I will, however, get the chance to tell you the story of my grandfather and great-grandfather, Percy and Tom.

Thomas William Cooke Riddiford, the fourth of eight children, was born in 1875 at  the Crown Inn, Aylesbury Road, Cuddington, Buckinghamshire not long after his family had  returned to England from a failed venture to Brant County, Ontario, Canada.

While still a baby, Tom’s parents Thomas Cooke Riddiford and Emma Piddington moved the family to Clerkenwell, London where Lily Beatrice was born in 1877.  Again, the move seems to have been another failed attempt to find a better life for the family, as they had headed back to Cuddington by 1879.  Thomas senior resumed his role as publican of the Crown Inn.  Emma’s father, a victualler, also had links to that pub and others in the district.  In 1883, Emma died aged 34 and Thomas was left with eight children to care for, with three under five.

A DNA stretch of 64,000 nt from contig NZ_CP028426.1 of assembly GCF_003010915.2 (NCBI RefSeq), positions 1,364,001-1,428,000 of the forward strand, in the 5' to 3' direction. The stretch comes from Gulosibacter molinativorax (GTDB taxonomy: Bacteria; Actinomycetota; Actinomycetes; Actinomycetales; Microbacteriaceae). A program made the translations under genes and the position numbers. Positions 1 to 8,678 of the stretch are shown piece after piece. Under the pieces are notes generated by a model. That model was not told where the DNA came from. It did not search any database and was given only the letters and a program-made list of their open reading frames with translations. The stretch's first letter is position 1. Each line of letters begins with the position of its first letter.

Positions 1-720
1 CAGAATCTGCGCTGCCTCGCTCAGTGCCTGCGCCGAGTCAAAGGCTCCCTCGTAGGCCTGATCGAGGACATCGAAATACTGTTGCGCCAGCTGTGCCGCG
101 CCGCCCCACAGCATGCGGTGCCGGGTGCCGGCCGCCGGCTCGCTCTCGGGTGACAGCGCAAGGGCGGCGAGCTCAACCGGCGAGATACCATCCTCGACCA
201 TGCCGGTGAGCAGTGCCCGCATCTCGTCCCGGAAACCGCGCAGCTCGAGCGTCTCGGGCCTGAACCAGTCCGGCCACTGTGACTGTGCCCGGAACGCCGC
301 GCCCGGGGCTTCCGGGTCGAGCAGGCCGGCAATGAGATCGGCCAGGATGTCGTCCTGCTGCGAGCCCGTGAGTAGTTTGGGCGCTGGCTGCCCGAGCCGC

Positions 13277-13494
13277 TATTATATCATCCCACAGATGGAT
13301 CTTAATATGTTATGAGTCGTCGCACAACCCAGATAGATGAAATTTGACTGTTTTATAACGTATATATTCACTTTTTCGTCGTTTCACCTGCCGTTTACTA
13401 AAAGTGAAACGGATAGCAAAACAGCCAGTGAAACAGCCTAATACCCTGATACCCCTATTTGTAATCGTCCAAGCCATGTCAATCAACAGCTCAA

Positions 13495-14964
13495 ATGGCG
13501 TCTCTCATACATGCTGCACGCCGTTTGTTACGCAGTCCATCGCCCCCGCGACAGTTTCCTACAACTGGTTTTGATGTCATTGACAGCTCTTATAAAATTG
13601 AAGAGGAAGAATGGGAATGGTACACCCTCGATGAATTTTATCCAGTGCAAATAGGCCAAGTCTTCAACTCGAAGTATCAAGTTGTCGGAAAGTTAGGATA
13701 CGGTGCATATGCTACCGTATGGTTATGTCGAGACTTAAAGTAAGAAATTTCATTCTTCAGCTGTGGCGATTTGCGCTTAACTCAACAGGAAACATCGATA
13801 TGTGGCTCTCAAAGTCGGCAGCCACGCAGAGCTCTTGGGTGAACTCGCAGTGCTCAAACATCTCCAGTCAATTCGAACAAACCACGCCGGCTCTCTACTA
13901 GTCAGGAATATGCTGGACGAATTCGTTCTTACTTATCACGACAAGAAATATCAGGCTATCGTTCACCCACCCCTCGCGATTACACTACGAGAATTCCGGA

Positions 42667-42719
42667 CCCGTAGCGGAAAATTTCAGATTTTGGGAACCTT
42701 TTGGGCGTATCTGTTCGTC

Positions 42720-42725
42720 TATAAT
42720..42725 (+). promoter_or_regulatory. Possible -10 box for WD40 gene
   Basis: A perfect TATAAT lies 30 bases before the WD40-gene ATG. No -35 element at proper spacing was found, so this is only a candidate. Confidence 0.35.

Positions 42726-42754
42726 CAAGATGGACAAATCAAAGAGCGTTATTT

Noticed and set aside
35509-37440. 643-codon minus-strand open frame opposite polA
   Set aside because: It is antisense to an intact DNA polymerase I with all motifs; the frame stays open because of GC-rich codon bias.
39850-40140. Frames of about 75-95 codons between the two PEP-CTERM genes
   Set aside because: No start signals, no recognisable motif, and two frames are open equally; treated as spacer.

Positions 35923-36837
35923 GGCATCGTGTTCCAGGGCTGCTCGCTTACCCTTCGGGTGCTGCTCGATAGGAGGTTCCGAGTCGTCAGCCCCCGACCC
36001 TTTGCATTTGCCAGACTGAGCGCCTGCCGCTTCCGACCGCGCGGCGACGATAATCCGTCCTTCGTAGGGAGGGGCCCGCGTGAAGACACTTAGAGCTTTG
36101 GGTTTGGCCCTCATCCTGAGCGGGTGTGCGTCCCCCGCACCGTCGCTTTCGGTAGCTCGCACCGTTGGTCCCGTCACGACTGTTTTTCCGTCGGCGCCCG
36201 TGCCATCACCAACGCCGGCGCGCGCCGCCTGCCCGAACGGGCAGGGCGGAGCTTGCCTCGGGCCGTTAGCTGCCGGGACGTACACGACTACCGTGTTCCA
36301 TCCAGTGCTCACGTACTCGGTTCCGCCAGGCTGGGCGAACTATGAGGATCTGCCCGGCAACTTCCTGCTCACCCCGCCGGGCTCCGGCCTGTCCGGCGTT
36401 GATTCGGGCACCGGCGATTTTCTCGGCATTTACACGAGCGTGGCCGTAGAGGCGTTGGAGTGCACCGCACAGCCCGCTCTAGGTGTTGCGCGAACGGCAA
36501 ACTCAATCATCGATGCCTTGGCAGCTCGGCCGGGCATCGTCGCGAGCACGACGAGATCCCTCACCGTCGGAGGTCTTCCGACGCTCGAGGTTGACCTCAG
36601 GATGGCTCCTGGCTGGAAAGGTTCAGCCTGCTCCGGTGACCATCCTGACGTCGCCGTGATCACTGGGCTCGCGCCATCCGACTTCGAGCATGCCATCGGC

How does a family manage after such a tragedy.  By the 1891 UK Census, consequences of Emma’s death had become evident.  On the night of the Census, the two youngest children, Ernest Arthur, 11 and William Leonard, 10, were at the Aylesbury Union Workhouse.  Youngest daughter Florence, 12, was living with her grandmother, Jane Piddington and Lily, aged 14 was a servant for a Aylesbury hairdresser.  My great-grandfather Tom, then 16 was boarding at the Plough Inn, Haddenham , working as an apprentice butcher.

Where was Thomas senior by this time?  He had moved on.  To Manchester in fact, working as a cab driver and living with his new wife, Sarah Browne and their four-month old son, Arthur.   The saddest part of this stage in their lives is that I have never been able to find any trace of Ernest beyond the 1891 Census and his time in the Workhouse.  My grandfather named a son after his younger brother.  A tribute maybe?

Tom junior got on with his life, making a move to London working as a fully qualified butcher.  He married 18-year-old Londoner Caroline “Queenie” Celia Ann Kirkin on February 7, 1896 at St Barnabus Church, Kennington, London.  By the time of the 1901 UK Census, the couple were living at 169 Cromwell Road, Kensington with three sons.  Tom was working for himself as a butcher .